We are Magnificently Confused and other names for book shelves

I have a lot of bookshelves and a lot of books. I have a relationship with my classroom


some of my current shelves

library like many drivers have with their cars. I shine it up and keep it running smoothly. I love the new book smell.

Quite often someone asks about how I organize my library. Very carefully. When I know which shelves hold which books, I can more easily match books to readers. Shelf labels matter.

The labels on my shelves do a couple of things:  They help me know what holds what, but more importantly, these labels serve to pique curiosity and press readers to explore.

When you get to know a lot of books, you realize that most books may sit comfortably on several shelves, especially if we sort them by topic or theme and not just genre.  Sometimes I group the same copies of specific books together, and sometimes I break the sets a part to put on separate shelves.


sports and war books need a taller shelf

When school returns in August, I will be in a new classroom. A different classroom. That means that my hundreds of books had to move down the stairs and down the hall. Now those boxes wait for when I have time. I’m going to need a lot of time.

I am thinking about how I want to organize my shelves in this new learning space — maybe two reading nooks instead of one, fewer books on the lowest shelves? more intriguing labels on more shelves with the hope of inviting more readers?

I’m thinking for sure on that last one:  changing up the category labels on the shelves. I could use your help here. I think it would be fun to be clever, but clever is hard for me.

So far, I’ve read through a ton of quotes on books and reading, and pulled phrases for shelf labels I think will work for most of the books in my library.

Here’s what I have so far:

Born into Chaos

Clapping for the Wrong Reasons

Burning Bridges

Gracefully Insane (or Close to It)

Black Sheep Own the World

You Cant Just Get Over It

Holding Close My Secrets

Making Myself into a Hero

Stop Reminding Me I Need a Life

Do You Kiss with Eyes Open or Closed?

You Just Can’t Get Over It

The Present Hides the Past

History is Herstory, too

History:  Echoes Heard & Unheard

The Edge of Possibility

Foul Play (and other sports stories)

A Likely Story

Detecto Mysterioso

It’s Going to Break Your Heart

Using My Life as a Lesson

We are Magnificently Confused

What labels would you add?

And the question of the hour:  What high-interest books would you put on these shelves?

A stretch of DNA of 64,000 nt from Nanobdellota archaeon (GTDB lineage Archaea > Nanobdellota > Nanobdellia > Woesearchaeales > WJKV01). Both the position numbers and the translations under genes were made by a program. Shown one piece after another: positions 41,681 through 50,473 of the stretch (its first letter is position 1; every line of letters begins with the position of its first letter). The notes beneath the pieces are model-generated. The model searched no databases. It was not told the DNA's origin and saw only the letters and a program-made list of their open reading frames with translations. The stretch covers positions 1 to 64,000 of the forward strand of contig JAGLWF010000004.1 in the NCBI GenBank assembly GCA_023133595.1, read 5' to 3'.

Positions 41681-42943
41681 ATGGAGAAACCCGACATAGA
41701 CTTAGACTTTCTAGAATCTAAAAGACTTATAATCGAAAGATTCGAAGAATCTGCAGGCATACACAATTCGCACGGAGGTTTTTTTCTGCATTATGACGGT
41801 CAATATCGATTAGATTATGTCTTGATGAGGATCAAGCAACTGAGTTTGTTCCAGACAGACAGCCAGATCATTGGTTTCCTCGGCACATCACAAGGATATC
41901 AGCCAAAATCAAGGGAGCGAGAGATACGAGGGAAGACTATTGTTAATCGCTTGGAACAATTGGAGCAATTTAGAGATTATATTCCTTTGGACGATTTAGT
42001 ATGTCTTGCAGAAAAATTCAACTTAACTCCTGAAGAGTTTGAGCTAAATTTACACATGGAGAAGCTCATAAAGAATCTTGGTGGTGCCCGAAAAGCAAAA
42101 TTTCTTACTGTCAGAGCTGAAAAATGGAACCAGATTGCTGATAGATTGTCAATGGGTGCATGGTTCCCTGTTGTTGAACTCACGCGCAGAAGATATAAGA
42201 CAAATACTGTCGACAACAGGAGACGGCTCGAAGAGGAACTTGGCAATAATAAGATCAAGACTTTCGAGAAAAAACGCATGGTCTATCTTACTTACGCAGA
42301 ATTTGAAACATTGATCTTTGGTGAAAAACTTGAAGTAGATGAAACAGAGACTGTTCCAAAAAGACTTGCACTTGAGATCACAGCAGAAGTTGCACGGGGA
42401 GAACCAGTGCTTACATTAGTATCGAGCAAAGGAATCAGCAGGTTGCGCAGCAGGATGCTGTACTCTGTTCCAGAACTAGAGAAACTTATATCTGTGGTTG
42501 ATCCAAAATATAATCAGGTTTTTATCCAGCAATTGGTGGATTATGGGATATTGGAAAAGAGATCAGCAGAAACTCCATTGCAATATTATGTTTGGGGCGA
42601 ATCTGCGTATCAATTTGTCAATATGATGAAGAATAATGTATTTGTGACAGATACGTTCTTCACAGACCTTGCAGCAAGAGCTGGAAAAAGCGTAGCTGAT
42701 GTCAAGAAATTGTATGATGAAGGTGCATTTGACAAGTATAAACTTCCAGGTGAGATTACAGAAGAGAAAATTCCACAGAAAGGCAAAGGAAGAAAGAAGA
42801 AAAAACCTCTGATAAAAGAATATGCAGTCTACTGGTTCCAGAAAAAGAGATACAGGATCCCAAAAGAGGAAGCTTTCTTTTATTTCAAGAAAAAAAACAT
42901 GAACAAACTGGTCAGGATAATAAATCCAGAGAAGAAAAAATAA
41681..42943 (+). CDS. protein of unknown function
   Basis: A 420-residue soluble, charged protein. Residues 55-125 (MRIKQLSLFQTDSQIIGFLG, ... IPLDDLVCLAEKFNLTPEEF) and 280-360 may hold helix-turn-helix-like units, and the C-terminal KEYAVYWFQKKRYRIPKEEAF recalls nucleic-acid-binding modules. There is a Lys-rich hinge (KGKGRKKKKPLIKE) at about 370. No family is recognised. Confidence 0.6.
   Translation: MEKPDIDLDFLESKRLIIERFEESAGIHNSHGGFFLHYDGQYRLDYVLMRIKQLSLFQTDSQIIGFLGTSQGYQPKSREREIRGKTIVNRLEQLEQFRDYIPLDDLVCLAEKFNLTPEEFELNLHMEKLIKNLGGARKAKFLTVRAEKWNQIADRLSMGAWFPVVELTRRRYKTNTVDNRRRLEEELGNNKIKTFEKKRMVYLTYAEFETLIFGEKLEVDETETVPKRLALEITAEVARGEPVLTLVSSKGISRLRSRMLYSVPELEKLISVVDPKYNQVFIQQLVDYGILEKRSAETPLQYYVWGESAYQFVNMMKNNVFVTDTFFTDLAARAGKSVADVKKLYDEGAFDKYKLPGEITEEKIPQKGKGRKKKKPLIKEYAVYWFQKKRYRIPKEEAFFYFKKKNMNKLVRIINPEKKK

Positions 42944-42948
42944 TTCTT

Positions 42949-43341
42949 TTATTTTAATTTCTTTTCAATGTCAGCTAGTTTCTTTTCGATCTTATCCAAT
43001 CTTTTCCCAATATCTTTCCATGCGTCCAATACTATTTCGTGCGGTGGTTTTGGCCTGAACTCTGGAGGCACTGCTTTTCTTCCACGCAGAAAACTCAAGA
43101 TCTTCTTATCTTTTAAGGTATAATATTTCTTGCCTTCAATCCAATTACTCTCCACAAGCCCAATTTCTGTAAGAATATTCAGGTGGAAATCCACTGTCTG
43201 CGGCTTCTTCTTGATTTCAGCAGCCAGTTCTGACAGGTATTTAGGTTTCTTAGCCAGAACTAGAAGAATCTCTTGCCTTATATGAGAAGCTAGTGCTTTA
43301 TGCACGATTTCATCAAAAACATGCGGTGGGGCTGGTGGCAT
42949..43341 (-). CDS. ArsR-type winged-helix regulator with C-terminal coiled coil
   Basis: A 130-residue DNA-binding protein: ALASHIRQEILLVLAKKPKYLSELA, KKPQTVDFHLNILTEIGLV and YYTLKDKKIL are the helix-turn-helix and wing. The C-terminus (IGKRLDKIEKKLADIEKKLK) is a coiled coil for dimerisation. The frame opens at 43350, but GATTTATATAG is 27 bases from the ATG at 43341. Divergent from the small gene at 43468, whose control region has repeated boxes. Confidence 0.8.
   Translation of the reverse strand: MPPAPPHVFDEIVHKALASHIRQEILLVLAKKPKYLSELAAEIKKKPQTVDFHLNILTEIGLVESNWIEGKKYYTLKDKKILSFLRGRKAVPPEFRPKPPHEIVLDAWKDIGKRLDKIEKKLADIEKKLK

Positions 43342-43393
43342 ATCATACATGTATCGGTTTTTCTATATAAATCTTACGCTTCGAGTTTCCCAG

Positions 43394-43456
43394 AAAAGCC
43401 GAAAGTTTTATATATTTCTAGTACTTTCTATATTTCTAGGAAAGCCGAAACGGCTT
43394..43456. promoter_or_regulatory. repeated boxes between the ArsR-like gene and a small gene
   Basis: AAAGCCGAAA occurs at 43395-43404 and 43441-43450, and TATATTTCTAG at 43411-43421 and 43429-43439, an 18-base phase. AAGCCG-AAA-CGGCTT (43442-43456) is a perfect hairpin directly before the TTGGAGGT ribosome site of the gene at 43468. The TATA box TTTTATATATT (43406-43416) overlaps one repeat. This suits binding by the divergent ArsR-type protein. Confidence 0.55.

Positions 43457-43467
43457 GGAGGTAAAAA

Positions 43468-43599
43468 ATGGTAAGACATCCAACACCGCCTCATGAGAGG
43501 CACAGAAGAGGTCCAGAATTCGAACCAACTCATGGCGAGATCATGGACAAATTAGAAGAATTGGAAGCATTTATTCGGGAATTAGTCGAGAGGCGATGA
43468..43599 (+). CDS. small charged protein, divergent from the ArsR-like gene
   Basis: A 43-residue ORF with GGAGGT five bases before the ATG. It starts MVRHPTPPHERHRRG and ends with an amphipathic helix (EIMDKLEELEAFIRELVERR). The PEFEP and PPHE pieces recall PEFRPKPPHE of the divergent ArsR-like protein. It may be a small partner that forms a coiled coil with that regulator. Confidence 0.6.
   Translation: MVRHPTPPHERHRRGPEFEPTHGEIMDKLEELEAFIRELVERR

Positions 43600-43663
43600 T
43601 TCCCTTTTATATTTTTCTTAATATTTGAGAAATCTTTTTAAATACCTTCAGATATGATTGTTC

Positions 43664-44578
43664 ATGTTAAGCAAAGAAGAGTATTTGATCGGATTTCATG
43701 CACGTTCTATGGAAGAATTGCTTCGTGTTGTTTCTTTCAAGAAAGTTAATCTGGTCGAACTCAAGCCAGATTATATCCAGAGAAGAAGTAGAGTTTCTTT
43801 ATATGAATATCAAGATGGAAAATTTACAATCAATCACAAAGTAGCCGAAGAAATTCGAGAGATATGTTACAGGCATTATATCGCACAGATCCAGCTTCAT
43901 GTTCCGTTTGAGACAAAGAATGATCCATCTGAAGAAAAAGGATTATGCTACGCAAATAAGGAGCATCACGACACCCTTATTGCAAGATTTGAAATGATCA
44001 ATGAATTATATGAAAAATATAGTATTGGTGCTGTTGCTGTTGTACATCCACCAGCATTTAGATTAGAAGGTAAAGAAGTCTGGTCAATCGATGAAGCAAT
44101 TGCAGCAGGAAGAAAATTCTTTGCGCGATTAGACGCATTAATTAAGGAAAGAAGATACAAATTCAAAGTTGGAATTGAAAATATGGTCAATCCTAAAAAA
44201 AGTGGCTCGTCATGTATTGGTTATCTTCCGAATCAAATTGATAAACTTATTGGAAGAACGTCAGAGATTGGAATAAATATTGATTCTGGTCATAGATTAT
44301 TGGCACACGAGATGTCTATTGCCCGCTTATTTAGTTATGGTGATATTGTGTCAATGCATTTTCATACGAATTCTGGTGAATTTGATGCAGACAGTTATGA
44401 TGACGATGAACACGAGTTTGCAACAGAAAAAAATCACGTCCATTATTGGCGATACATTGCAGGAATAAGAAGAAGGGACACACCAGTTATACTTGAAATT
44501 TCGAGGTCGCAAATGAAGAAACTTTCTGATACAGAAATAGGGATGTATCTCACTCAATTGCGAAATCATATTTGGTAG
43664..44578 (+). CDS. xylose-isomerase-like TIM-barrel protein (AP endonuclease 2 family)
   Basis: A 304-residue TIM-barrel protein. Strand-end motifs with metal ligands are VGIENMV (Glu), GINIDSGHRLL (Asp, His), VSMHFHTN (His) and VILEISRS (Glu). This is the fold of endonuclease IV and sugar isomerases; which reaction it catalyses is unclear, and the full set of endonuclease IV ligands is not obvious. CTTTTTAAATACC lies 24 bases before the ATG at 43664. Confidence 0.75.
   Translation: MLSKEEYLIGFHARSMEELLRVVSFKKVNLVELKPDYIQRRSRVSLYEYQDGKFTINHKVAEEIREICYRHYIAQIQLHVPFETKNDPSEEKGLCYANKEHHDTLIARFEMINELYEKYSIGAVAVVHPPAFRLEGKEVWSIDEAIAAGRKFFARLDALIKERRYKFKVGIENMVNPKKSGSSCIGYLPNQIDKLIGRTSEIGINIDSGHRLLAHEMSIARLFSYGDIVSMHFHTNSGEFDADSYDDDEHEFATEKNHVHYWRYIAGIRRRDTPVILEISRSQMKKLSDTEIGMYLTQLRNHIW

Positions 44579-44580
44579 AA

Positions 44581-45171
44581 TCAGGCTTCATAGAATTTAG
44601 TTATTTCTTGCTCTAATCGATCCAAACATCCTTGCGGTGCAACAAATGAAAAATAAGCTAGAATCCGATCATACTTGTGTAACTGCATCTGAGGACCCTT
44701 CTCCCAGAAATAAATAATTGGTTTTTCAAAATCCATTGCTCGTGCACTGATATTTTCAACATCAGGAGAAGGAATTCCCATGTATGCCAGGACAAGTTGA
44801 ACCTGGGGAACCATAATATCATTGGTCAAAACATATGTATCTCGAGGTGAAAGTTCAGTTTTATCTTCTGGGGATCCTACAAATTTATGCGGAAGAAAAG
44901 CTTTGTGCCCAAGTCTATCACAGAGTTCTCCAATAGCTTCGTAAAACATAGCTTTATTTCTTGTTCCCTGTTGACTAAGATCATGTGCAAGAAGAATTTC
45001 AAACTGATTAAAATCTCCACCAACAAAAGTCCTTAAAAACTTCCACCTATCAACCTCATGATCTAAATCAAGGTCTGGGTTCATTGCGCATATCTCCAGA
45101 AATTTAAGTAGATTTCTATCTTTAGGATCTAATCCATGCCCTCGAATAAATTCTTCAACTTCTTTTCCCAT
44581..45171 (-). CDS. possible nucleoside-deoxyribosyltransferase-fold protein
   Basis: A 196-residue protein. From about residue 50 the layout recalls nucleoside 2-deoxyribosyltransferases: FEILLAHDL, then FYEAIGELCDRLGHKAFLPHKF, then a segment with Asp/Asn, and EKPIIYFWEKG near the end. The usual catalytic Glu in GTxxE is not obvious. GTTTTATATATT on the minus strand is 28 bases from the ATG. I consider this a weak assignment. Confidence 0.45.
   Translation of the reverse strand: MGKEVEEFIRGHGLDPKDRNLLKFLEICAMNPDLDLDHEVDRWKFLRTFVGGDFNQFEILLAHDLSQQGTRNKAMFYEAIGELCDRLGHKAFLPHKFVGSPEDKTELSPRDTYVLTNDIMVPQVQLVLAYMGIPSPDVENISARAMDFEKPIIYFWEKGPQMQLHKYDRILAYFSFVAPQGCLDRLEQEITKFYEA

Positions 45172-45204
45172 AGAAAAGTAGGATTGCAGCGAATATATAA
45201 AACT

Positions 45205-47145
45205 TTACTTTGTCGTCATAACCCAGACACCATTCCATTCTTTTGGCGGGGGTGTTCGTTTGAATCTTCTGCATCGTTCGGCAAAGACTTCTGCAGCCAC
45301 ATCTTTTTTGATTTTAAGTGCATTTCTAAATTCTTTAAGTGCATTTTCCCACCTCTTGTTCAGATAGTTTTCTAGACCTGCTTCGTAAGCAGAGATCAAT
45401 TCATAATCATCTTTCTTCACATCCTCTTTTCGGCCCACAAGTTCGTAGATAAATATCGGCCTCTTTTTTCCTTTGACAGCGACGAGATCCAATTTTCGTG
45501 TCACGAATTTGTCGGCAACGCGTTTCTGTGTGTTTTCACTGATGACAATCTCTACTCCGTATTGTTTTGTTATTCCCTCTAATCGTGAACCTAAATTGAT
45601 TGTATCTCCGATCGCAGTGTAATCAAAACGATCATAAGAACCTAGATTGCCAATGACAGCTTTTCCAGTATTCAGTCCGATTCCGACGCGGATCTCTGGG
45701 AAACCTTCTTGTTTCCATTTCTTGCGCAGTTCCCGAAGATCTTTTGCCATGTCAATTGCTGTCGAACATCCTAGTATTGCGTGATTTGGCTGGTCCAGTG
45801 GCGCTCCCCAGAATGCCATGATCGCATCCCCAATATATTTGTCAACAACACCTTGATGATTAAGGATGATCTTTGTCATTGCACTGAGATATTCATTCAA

Amy Rasmussen lives in north Texas and teaches AP English Language and English 4 (new prep in the fall). She loves talking books, daughters’ weddings (two this year), and grandbabies. She also loves facilitating PD for other teachers making the move into a workshop pedagogy because it keeps her focused on her own improvement. Amy adheres to the words of Emerson: “We aim above the mark to hit the mark,” and Jesus: “Love one another.” Imagine a world if we all aim higher. Follow Amy on Twitter @amyrass. And she’d love it if you follow this blog!


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10 thoughts on “We are Magnificently Confused and other names for book shelves

  1. […] We are Magnificently Confused and Other Names for Bookshelves. […]


  2. englishbeat2 August 16, 2017 at 4:08 pm Reply

    I am so glad that I found this blog post!! I read it in June, and just spent the last hour…thinking WHERE did I see that amazing posts on creative ways to label the class library?? !!! Can’t wait to get started with this!!

    Liked by 1 person

    • Amy Rasmussen August 16, 2017 at 4:16 pm Reply

      Yay! Glad you find the post helpful. I’ve had to change rooms, and thus, move all my books! Still working to sort and label myself. Makes me excited to share great books with kids again this year. Wishing you all the best in the coming school year!


  3. Amy Estersohn June 14, 2017 at 11:15 am Reply

    Do you kiss with eyes open or closed? = How I know you don’t teach middle school!

    I also micro genre my classroom library the way you do, but with much smaller bins.

    I would add shelf like, “So you think YOUR parents are bad?”

    My most popular shelf by far is the all-time favorites bin. I do try to make my library navigable for the kid who just wants to try *a* book and needs a little steering.


  4. Emily June 13, 2017 at 3:43 pm Reply

    A few of my shelf labels that I was particularly proud of were “Good Friends Are Hard to Find,” “So You Want to Be An Action Hero,” and “Being a Teenager is Good/Bad/Weird.”

    Liked by 1 person

    • Amy Rasmussen June 13, 2017 at 9:28 pm Reply

      My students will love those. Thanks for the suggestions!


  5. Stephanie McCabe June 13, 2017 at 10:30 am Reply

    I’m packing up my books today and left the Realistic Fiction for last — I always have so much trouble categorizing them. So when I Googled my problem but couldn’t find what I was looking for, I came here. And, voila!! Just what I needed to get my juices flowing. Thanks!


    Liked by 1 person

    • Amy Rasmussen June 13, 2017 at 9:31 pm Reply

      Once you get settled, I hope you will share the categorizes you decide on.


  6. mrsturnerblog June 13, 2017 at 7:26 am Reply

    Now I want you to come and organize my books, too! That’s on my “to do” list this summer. I may steal some of your labels.

    “It’s Going to Break Your Heart”–
    Fault in Our Stars
    All the Bright Places
    This is Where It Ends
    Whale Talk

    “Making Myself Into a Hero”–
    North of Beautiful
    I’m Not Your Manic Pixie Dream Girl
    The Testing/Independent Study/Graduation Day
    The Hate U Give

    Liked by 1 person

    • Amy Rasmussen June 13, 2017 at 9:34 pm Reply

      Oh, no! I do not have all of these titles! My book buying habit is a really big problem. Haha.


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